PM Modi asks ministers to connect with people in two LS constituencies a month

NEW DELHI: In a bid to exchange notes directly with the people, Prime Minister Narendra Modi and his entire Council of Ministers will travel to Lok Sabha constituencies outside their state next year.

Modi
The decision was taken during the recently concluded winter session of Parliament amidst an intense government-Congress face off, which disrupted Rajya Sabha. The government had failed to get the Congress on board for passage of the Goods and Services Tax (GST) bill, which the ruling side had prioritised.
Each member of the Council of Ministers will cover at least two constituencies in a month, spending 30 hours in each, government sources said. During their stay, they are expected to hold public meetings, press conferences and meetings with intellecutals in which they will communicate the government’s policy matrix, schemes and direction. The ministers are also expected to take feedback from the people.

Modi wants the next union budget to be based on inputs from the people to ensure a “people friendly” budget, the sources said.
Union ministers Prakash Javadekar and Narendra Singh Tomar are preparing the list of places which the ministers will be visiting.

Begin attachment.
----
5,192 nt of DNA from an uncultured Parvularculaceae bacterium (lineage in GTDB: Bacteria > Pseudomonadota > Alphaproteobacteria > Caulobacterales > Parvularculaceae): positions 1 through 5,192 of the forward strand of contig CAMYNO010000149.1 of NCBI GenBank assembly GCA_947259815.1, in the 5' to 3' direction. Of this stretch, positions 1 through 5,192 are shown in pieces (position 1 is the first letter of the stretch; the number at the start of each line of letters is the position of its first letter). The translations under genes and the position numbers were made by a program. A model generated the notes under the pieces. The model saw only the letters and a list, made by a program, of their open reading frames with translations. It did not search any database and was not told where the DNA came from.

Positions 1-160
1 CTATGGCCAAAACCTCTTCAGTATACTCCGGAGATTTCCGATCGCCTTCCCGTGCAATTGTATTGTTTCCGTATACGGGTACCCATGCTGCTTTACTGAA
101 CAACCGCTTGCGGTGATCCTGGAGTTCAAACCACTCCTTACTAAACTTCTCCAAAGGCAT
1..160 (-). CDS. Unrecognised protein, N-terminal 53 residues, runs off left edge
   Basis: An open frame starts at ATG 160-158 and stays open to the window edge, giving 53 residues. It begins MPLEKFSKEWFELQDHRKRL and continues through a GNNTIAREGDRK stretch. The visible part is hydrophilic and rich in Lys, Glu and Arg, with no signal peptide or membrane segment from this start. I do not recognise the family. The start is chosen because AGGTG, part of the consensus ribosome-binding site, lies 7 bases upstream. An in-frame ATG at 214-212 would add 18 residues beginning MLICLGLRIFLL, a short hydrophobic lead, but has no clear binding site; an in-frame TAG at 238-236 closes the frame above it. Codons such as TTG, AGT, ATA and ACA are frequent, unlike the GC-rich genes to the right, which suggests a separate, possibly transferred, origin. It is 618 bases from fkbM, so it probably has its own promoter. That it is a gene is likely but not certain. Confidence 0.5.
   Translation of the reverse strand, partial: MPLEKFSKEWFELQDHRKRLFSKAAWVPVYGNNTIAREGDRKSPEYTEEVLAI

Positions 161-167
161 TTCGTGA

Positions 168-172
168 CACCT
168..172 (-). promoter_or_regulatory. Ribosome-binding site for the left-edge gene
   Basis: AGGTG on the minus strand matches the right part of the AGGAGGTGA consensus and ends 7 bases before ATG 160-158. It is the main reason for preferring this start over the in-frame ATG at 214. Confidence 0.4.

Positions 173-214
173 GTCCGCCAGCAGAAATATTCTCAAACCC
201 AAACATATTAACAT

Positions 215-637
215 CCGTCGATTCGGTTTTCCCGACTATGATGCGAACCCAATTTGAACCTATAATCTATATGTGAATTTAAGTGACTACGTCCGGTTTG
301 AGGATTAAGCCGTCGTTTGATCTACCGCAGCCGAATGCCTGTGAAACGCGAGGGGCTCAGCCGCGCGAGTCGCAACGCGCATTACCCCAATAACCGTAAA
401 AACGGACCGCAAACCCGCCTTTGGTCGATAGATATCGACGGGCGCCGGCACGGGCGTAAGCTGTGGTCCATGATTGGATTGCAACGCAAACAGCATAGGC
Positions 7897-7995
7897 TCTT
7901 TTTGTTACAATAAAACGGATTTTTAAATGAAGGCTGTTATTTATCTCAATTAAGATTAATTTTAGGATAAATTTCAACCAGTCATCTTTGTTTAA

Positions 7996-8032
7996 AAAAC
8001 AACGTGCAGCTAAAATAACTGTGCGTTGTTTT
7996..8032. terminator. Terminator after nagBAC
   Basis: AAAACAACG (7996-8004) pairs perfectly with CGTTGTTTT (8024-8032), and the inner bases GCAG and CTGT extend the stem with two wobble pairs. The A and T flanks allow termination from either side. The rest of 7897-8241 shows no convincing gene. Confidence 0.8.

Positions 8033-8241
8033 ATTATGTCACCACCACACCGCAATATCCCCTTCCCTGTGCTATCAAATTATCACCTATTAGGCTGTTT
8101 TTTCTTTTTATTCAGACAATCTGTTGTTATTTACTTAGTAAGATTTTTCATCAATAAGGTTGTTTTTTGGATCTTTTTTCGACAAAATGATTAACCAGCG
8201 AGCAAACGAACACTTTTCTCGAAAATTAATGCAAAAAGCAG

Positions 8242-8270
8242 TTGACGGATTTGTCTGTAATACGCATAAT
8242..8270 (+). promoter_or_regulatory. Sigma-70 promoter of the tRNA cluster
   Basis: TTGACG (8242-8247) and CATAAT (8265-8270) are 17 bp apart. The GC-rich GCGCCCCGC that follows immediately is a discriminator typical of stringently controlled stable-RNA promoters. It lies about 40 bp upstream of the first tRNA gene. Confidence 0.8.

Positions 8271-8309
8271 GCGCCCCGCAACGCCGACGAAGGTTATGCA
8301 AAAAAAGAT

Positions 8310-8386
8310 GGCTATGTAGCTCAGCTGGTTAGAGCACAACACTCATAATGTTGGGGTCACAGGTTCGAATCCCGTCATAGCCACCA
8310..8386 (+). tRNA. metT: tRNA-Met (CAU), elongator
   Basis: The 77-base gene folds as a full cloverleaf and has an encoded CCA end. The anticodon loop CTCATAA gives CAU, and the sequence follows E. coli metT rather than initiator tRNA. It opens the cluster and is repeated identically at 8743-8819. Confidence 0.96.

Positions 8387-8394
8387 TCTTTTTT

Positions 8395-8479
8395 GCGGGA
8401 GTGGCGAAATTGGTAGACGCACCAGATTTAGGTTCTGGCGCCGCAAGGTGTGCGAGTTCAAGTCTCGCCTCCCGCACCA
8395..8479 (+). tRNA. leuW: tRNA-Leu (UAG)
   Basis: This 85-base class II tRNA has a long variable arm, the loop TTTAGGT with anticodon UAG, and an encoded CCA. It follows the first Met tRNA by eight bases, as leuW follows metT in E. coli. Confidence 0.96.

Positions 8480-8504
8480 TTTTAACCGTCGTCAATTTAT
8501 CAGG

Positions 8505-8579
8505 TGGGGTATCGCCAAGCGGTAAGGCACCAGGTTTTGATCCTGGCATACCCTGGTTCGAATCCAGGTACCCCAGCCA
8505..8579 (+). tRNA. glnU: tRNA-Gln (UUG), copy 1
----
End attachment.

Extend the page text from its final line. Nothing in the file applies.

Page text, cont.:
The ministers have already sent a choice list of ten constituencies to visit. However, it is yet to be known which places the Prime Minister will tour as part of the programme. With a total of around 70 ministers–26 cabinet (excluding the Prime Minister), 13 ministers of state with independent charge and 31 ministers of state– all Lok Sabha constituencies across the country will be covered over four months.
Modi had conveyed this plan to his council of ministers at a meeting on December 17. He had also told them that the government should keep the last man in the queue in mind in its approach and statements.
An aggressive opposition, in the aftermath of the Bihar debacle, has been accusing the government of witch-hunting in the wake of the National Herald case. The standoff overshadowed the Winter Session of Parliament. The ministers will now take the government’s side of the story to clear the perception about the government, sources said.

Tell their story
An aggressive opposition, in the aftermath of the Bihar debacle, has been accusing the government of witch-hunting in the wake of the National Herald case. The standoff overshadowed the Winter Session of Parliament. The ministers will now take the government’s side of the story to clear the perception about the government, sources said.

With Agencies